88rising changes “History” for Asians in pop culture

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88rising changes “History” for Asians in pop culture

Will Deng ('20), Angela Xie ('21), Joslyn Lo ('21), Viven Xi ('21), Nicole Chen ('21), Winston Li ('21), and Alex Huen ('21) enjoy their time at 88rising Head in the Clouds Music & Arts Festival.

Will Deng ('20), Angela Xie ('21), Joslyn Lo ('21), Viven Xi ('21), Nicole Chen ('21), Winston Li ('21), and Alex Huen ('21) enjoy their time at 88rising Head in the Clouds Music & Arts Festival.

Adrian Leong ('19)

Will Deng ('20), Angela Xie ('21), Joslyn Lo ('21), Viven Xi ('21), Nicole Chen ('21), Winston Li ('21), and Alex Huen ('21) enjoy their time at 88rising Head in the Clouds Music & Arts Festival.

Adrian Leong ('19)

Adrian Leong ('19)

Will Deng ('20), Angela Xie ('21), Joslyn Lo ('21), Viven Xi ('21), Nicole Chen ('21), Winston Li ('21), and Alex Huen ('21) enjoy their time at 88rising Head in the Clouds Music & Arts Festival.

88rising has one main goal: to feature more Asians in pop culture. In 2015, Sean Miyashiro founded the “hybrid management, record label, video production and marketing company” that now promotes acts like Rich Brian, Joji, NIKI, Keith Ape, Higher Brothers, and more. The artists sing and rap in English, Chinese, and Korean.

On September 22nd, 88rising inaugurated their music festival, Head in the Clouds, at the Los Angeles State Historic Park. The festival featured artists like Yung Bans and Yung Pinch in addition to other artists in the group. Following the festival, 88rising began their global tour.

Many Webb students attended the festival to experience in the excitement. Adrian Leong (‘19) said, “As an Asian, I was very excited to see 88rising, which is mostly consisted of Asian members and serves as a really good representation of our community in the industry.”

Although she did not attend the festival, Allison Lilley (‘19) said, “They’re the only Asian hip-hop artist I know that aren’t KPop. Immediately, I was drawn to them and their music because it showed representation. I like the references and I like Rich Brian because he’s funny and talented.”

Recently, 88rising has spiked in popularity after the release of their first album, Head in the Clouds, in August of 2018. Listeners have also been drawn to music from the individual artists, as well as listen to collaborations with more well known (non-Asian) artists like 21 Savage, Trippie Redd, XXXTentacion (rip).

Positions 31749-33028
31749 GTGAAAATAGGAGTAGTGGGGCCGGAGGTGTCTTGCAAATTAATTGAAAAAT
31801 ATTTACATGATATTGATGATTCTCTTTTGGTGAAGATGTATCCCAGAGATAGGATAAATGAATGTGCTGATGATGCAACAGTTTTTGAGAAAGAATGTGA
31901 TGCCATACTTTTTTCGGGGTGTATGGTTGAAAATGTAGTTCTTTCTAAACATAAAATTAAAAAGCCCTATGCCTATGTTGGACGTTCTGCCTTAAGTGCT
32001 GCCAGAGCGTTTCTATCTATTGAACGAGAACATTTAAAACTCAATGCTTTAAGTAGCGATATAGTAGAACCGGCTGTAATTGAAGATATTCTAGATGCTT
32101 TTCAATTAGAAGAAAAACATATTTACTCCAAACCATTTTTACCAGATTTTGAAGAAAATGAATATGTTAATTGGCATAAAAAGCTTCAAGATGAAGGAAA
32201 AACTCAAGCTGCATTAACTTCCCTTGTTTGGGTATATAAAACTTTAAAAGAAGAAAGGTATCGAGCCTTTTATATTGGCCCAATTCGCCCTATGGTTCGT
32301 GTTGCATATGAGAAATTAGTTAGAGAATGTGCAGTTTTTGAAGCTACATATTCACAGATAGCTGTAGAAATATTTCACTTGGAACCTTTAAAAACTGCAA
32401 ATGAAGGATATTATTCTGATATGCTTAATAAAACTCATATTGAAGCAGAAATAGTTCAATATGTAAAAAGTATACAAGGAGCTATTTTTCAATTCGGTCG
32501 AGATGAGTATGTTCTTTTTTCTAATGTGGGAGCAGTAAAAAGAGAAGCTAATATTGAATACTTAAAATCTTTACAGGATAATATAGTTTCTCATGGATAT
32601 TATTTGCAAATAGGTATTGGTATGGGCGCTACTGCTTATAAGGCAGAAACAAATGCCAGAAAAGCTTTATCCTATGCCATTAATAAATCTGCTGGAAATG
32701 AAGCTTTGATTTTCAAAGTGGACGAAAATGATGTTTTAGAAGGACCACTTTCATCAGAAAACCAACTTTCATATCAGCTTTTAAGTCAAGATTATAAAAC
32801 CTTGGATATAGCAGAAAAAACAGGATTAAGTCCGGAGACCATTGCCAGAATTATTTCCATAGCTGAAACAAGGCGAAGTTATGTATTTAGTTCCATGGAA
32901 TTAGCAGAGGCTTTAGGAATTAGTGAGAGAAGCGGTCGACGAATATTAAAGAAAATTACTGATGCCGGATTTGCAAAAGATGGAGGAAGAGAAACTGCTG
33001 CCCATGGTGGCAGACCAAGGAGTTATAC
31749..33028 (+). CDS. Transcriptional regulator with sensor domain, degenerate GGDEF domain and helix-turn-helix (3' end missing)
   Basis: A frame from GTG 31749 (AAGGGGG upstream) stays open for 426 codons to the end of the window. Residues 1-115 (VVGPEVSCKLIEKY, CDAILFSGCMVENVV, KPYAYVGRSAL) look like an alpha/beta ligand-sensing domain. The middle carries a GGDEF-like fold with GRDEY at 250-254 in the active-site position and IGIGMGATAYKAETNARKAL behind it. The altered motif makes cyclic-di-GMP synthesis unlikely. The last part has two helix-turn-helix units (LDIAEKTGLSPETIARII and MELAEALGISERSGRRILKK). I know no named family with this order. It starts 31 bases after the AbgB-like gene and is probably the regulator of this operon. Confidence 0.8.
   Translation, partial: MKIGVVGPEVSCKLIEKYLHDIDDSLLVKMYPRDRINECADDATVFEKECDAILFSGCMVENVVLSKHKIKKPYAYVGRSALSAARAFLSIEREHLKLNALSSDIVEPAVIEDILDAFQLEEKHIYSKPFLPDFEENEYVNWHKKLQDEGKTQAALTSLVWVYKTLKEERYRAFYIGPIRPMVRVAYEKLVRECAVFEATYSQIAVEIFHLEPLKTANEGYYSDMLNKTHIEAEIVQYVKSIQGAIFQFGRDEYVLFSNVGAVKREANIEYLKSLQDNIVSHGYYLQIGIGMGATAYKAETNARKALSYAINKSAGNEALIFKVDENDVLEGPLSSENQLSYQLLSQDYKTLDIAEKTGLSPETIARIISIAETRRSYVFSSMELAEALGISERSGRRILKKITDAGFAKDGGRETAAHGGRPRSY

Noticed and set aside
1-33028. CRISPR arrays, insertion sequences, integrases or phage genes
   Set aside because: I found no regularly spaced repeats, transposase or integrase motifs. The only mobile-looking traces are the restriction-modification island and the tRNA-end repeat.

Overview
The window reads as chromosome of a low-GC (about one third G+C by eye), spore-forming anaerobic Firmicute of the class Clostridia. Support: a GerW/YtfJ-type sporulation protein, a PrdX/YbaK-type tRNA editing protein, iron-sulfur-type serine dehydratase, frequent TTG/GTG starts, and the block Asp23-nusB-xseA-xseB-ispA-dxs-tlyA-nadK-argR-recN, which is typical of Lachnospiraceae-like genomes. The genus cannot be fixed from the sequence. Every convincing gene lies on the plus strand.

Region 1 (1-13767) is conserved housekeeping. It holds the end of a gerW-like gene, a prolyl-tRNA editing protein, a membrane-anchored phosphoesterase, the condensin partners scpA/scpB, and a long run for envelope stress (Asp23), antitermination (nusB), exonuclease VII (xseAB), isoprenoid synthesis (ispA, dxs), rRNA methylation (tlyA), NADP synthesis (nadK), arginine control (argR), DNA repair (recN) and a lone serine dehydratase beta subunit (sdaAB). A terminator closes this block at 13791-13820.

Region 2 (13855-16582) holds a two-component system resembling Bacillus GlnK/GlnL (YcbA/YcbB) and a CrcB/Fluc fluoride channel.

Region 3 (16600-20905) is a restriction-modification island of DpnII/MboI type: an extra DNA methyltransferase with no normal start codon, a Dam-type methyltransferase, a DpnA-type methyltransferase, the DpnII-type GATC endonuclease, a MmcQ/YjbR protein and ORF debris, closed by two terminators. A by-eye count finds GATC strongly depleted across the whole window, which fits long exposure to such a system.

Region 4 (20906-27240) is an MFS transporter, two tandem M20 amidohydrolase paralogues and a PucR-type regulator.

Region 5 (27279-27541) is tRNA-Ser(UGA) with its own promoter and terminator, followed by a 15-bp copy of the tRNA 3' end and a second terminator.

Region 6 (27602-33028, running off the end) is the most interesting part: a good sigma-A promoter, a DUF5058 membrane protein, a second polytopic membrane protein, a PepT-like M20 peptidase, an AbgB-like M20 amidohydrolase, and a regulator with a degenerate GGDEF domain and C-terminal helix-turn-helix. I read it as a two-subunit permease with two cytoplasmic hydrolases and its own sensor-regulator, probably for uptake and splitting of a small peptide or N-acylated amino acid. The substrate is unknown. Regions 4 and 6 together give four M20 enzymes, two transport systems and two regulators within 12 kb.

Some fans are only familiar with certain artists of the group. Jill Ji (‘20), a fan of Higher Brothers, said, “I feel like the hip-hop subculture is on the rise in China right now, and I think they’re one of the best ones in terms of the music quality and their skill…It’s cool how other people can appreciate Chinese hip-hop music, especially when hip-hop music isn’t what people associate China with. They’re breaking that stereotype and sometimes in their songs they will mention things related to Chinese culture.”

Sean Miyashiro founded the company, formerly known as CXSHXNLY, to promote and represent Asian artists in pop culture. Miyashiro’s vision was to create “Vice for Asian culture.” A year later, the company released their first Youtube video under a new name, 88rising. In Chinese, 88 means “double wealth” and “double happiness.”

Each artist in the management has their own career, but have united under 88rising. According to Miyashiro himself, their hip-hop music is intended to change the perspective of Asians around the world “just like Obama did for African-Americans.”

A movement to showcase more Asians in music was initially met by skeptics who did not believe that Asians could rap. Rich Brian smashed this doubt when he released his rap song, “Dat $tick.” The rap song made it to the top 5 of the Billboard US Bubbling chart.

Since their listeners are mainly Asians who are not accustomed to Asian artists in the trap scene, 88rising has been criticized as being too Westernized. However, Miyashiro is bridging the divide between Eastern and Western music cultures.

The company has also faced pushback from appropriation of black culture despite their intent to spread appreciation. For example, Rich Brian used to be known as Rich Ch*gga, a play on the existing racial slur for people of color. He responded to the criticism and said, “I wasn’t trying to offend anyone.” He claimed to stay away from the slur in his future raps.

In the future, 88rising hopes to sign Chinese stars and work in film. These bigger platforms will allow the company to become “the Disney for Asian culture.” 88 will be collaborating with its team in Shanghai and office in Los Angeles to create more crossovers of Asian and American pop culture.

Across Webb’s campus and beyond, music from 88rising can be heard streaming through earbuds, phones, and speakers. Webb has a large population of Asian students, and these artists act as people they can relate to in popular culture. Just as the casts Crazy Rich Asians and Black Panther shine as a beacon of hope for more ethnic representation in visual media, 88rising’s mission of integrating cultures in music shows the importance of accounting for more diversity across the wide spectrum of the entertainment industry.